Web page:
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Michigan Court of Appeals Clarifies Relationship Between Allegations Allowed in a Complaint Which Were Not Specifically Outlined in a Plaintiff's Notice of Intent

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Kirsten M. McNelly
Foster Swift Health Care Law Report
April 2010

On March 30, 2010 the Michigan Court of Appeals clarified the relationship between Notices of Intent ("NOI"s, which are statutorily designed to encourage settlement negotiation by putting medical malpractice defendants on notice of alleged wrongdoing prior to the filing of a complaint) and the allegations later allowed in a complaint and eventually presented to a jury.  MCL 600.2912b, which governs NOIs, requires plaintiffs to provide certain information to potential defendants at least 182 days prior to filing a medical malpractice complaint.  Mandatory information includes the factual basis for the claim, the applicable standard of care, the manner in which the standard of care was alleged to have been breached, and a description of what the health care professional should have done to avoid the breach.

In Decker v. Stoiko, __Mich App __; __ NW2d __ (2010) (2010 WL 1223052), the Court of Appeals reasoned that the purpose and language of the NOI statute was met when a NOI contained general allegations, even though an amended complaint was more detailed.  In this case, the plaintiff claimed in her NOI that defendants "failed to properly care for, evaluate, treat, and monitor [the plaintiff's minor's]…condition."  A proposed amended complaint was much more specific and listed seventeen detailed alleged breaches of the standard of care, but did not add any additional potential causes for the minor's injury (other than the alleged failure to properly care for, evaluate, treat, and monitor the child's condition).  The defendants argued that the seventeen specific allegations could not be included in the complaint because they were "new," as they were not specifically and individually stated in the NOI.  The Court of Appeals disagreed, reasoning that:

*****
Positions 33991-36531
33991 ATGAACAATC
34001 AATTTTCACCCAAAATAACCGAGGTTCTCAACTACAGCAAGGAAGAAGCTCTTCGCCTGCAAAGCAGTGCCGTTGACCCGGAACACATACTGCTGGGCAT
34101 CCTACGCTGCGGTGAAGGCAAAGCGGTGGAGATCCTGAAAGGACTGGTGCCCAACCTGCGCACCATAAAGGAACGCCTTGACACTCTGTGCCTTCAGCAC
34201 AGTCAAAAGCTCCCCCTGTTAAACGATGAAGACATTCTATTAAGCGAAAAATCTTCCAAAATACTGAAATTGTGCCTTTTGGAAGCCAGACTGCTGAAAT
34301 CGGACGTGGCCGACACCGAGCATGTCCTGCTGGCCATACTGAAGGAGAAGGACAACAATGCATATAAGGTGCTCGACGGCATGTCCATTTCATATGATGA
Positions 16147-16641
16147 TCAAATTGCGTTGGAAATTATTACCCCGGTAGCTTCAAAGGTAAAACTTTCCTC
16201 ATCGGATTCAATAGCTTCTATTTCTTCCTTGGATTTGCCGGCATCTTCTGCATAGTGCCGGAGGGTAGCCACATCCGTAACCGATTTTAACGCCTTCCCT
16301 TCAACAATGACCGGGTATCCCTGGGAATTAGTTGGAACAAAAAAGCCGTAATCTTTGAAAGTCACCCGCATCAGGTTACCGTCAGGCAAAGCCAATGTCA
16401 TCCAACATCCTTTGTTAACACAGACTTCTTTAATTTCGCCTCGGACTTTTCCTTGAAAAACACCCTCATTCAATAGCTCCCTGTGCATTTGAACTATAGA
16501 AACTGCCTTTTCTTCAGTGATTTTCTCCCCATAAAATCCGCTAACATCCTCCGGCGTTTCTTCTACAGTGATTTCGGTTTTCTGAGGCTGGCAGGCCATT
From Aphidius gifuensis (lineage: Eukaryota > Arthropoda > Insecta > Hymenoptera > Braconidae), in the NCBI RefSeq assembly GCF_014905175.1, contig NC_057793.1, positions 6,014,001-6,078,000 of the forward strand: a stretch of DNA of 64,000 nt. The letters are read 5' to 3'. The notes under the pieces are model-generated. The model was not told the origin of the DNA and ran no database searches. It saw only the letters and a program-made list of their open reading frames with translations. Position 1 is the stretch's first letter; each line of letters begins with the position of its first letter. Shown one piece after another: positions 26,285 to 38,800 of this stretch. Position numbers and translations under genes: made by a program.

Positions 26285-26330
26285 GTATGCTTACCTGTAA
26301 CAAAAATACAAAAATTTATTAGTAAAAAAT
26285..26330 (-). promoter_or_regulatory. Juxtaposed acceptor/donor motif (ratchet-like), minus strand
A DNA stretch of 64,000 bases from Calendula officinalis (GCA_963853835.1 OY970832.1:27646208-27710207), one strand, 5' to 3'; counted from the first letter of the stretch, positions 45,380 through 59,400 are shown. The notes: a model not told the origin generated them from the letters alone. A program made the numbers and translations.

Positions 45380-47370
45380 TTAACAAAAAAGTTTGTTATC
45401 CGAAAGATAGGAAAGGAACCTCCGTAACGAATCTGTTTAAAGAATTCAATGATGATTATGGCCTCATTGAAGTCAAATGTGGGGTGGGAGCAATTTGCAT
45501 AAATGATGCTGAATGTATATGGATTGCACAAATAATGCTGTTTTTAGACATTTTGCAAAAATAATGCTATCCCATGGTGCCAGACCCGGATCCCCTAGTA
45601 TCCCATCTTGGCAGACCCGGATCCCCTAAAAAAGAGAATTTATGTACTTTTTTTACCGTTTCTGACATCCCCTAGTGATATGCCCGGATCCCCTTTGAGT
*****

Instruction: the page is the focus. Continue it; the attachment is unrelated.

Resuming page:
"the NOI, examined as a whole, must advise potential defendants of the basis of claims against them.  However, because the NOI comes at an early stage of the malpractice claim, the plaintiff does not have to craft the notice with omniscience.  Rather, the plaintiff must make good-faith averments that provide details that are responsive to the information sought by the statute and are as particularized as is consistent with the early notice stage of the proceedings."

(Decker, supra, at *5, internal citations omitted).  The Court distinguished this case from a previous ruling in Gulley-Reaves v Baciewicz, 260 Mich App 478; 679 NW2d 98 (2004), noting that the complaint in that case (which was held to be improper) contained an entirely new theory of liability which did not relate back to the allegations contained in the NOI.